Henry’s Original – named for a cannabis farmer Warm met years ago – plans to use its venture funding to hire more C-suite executives and key administrative people, and to add more automation to its greenhouses and processing facility, Warm says. The company also has a fairly substantial marketing budget, he notes.

Longer term, Warm aims to make Henry’s Original attractive as a potential merger-and-acquisition target, and says he will focus on the company’s supply chain, retail influence and real estate.

The venture appears to be making progress in a market that’s taking a toll on many growers.

While California legalized medical marijuana roughly two decades ago, the regulatory system that became effective on Jan. 1 governs both medicinal and adult recreational use, requiring various state licenses for cannabis production, distribution and sale, as well as compliance with local laws.

A February California Growers Association report, citing regulatory cost barriers, indicated that fewer than 1 percent of the state’s cannabis growers had received licenses, and quoted one cultivator as saying many have been pushed into the black market.

An Arcview Market Research and BDS Analytics report found that while California presents great opportunity, a “tangle of regulatory burdens” and high taxes threaten to diminish the potential.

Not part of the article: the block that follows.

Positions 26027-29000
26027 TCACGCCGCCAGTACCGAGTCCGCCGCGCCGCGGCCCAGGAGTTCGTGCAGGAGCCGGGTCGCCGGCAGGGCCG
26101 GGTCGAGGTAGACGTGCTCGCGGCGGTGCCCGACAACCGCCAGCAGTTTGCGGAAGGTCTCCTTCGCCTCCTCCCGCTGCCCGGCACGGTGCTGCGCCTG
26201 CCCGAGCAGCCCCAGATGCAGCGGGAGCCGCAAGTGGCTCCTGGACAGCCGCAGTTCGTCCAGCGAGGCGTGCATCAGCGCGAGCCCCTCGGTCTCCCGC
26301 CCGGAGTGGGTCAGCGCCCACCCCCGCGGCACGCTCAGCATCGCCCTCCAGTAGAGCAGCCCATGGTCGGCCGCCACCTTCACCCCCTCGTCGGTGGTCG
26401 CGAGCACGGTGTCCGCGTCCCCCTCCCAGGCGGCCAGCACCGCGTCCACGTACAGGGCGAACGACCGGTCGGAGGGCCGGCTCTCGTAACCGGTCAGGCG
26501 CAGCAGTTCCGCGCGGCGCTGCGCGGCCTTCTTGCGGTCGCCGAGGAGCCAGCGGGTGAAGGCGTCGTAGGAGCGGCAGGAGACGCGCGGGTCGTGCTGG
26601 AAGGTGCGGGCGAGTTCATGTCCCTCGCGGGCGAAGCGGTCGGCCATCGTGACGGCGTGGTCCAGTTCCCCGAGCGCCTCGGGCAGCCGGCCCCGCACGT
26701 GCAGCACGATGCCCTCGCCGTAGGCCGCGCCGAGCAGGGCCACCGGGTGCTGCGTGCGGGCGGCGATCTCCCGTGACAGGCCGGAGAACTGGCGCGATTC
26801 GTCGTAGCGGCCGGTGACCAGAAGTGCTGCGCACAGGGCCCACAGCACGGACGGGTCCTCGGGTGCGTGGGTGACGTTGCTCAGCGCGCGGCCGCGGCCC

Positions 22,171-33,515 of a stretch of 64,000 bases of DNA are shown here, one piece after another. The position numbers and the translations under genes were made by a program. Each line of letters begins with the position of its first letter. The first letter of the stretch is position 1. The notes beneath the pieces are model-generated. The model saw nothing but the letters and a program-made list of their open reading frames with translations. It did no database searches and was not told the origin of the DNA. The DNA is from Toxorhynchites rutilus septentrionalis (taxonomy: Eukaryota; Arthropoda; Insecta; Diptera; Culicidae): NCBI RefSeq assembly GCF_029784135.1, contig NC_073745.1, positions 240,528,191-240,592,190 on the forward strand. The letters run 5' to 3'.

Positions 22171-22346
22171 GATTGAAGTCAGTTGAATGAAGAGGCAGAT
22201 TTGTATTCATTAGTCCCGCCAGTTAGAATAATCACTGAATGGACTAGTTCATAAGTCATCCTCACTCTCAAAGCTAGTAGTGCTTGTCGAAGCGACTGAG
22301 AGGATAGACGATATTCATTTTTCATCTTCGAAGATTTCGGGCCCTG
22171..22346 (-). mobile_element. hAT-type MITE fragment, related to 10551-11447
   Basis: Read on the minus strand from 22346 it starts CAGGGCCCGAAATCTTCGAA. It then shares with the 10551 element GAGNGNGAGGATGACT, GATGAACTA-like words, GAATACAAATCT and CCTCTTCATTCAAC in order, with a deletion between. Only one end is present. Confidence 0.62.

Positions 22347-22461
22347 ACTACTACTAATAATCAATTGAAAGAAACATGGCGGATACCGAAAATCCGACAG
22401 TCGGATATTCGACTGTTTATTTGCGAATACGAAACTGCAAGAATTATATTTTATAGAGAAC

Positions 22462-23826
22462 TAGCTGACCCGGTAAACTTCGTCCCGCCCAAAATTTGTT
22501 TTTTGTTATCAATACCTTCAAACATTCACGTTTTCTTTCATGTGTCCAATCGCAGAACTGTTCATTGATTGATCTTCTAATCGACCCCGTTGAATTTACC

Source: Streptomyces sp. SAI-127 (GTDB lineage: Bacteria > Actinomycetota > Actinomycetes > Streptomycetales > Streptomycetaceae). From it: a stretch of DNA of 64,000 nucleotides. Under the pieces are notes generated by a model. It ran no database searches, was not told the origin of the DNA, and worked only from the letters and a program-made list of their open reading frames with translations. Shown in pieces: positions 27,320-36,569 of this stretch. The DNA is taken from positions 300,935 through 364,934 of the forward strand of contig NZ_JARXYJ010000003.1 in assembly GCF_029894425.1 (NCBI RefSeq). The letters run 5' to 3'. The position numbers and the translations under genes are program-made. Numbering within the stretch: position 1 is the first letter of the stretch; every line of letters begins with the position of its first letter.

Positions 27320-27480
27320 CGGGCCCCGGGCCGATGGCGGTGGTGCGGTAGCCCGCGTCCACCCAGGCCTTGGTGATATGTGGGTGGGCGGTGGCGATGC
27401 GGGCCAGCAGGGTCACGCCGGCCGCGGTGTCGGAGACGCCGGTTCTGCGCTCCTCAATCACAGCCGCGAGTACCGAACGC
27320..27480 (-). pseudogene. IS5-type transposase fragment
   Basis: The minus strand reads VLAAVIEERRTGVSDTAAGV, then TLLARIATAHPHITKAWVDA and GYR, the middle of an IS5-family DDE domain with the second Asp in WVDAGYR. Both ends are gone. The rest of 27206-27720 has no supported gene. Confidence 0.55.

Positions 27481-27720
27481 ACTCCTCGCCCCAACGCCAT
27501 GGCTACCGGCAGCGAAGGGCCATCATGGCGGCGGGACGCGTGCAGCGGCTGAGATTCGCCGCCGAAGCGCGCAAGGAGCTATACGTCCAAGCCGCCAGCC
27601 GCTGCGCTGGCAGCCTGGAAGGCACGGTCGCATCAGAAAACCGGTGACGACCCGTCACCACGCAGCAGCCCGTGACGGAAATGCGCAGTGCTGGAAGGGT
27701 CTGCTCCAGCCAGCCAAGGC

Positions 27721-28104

The federal government, meanwhile has taken a stern attitude toward state legalization, although many cannabis entrepreneurs downplay the threat.

U.S. Attorney General Jeff Sessions issued a memo early this year allowing federal prosecutors to enforce U.S. laws against marijuana in states that have legalized the product – reversing a relatively hands-off Obama administration policy.

Recently, Sessions, citing the opioid crisis, urged federal prosecutors to seek the death penalty against major drug traffickers – a tactic some experts say could apply, technically if not practically, to state-approved marijuana businesses.

Warm says his business is focused on staying compliant in California, and he expects federal authorities to change their stance eventually. “We’re much too far down the path to turn back now,” he says. “The momentum created at the state level is irreversible and will lead to widespread regulated legalization at a federal level in due time.”

While Henry’s Original has positioned itself “to maximize the opportunity,” the market brings  a new problem to solve every day and constantly changing regulations, he says. “It’s concerning to see the amount of family farms going out of business.”

As for Henry’s Original’s ability to succeed and raise capital in California’s challenging market? “I would say it’s a mix of community support, the right team, a great product, understanding of the business, and timing,” Warm says.

He and business partner Joshua Keats, who have a combined 30-plus years in the industry, worked at the county level to build local government support and trust over the past few years, inviting officials to the nursery, farms and processing facilities. “It is essential to be in a local municipality that supports the industry and wants to see their businesses succeed,” he says.

Warm also credits the product and the company’s vertical, farm-to-consumer structure, as well as  his team, from growers and nursery techs to processors, packers and administrative staff.

“This is a special time for the cannabis movement and we will never see a moment in history like this again,” Warm says. “That sentiment is recognized and everyone is working hard to make this a success story.”